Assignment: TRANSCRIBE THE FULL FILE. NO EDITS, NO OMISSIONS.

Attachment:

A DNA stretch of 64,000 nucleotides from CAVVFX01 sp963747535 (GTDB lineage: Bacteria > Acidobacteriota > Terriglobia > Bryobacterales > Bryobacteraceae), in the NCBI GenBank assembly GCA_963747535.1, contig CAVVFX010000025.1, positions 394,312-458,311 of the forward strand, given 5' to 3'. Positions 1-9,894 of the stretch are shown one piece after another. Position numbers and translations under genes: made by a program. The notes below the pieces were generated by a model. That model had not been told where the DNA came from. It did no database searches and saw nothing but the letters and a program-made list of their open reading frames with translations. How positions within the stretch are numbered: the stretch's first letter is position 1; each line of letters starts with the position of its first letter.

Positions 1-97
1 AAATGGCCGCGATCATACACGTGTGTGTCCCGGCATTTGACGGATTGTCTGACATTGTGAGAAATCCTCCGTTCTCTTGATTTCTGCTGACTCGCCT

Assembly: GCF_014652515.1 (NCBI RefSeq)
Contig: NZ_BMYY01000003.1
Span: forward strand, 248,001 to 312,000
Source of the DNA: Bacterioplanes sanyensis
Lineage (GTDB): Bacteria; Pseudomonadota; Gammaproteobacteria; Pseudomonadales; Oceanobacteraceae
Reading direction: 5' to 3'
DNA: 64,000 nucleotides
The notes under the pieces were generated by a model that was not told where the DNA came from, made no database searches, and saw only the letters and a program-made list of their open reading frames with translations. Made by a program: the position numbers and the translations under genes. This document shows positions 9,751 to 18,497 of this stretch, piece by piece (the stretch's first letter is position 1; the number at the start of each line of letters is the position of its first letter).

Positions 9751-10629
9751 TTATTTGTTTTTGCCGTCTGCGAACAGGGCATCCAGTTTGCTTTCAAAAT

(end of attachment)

A DNA stretch of 64,000 nucleotides from CAVVFX01 sp963747535 (GTDB lineage: Bacteria > Acidobacteriota > Terriglobia > Bryobacterales > Bryobacteraceae), in the NCBI GenBank assembly GCA_963747535.1, contig CAVVFX010000025.1, positions 394,312-458,311 of the forward strand, given 5' to 3'. Positions 1-9,894 of the stretch are shown one piece after another. Position numbers and translations under genes: made by a program. The notes below the pieces were generated by a model. That model had not been told where the DNA came from. It did no database searches and saw nothing but the letters and a program-made list of their open reading frames with translations. How positions within the stretch are numbered: the stretch's first letter is position 1; each line of letters starts with the position of its first letter.

Positions 1-97
1 AAATGGCCGCGATCATACACGTGTGTGTCCCGGCATTTGACGGATTGTCTGACATTGTGAGAAATCCTCCGTTCTCTTGATTTCTGCTGACTCGCCT

Assembly: GCF_014652515.1 (NCBI RefSeq)
Contig: NZ_BMYY01000003.1
Span: forward strand, 248,001 to 312,000
Source of the DNA: Bacterioplanes sanyensis
Lineage (GTDB): Bacteria; Pseudomonadota; Gammaproteobacteria; Pseudomonadales; Oceanobacteraceae
Reading direction: 5' to 3'
DNA: 64,000 nucleotides
The notes under the pieces were generated by a model that was not told where the DNA came from, made no database searches, and saw only the letters and a program-made list of their open reading frames with translations. Made by a program: the position numbers and the translations under genes. This document shows positions 9,751 to 18,497 of this stretch, piece by piece (the stretch's first letter is position 1; the number at the start of each line of letters is the position of its first letter).

Positions 9751-10629
9751 TTATTTGTTTTTGCCGTCTGCGAACAGGGCATCCAGTTTGCTTTCAAAAT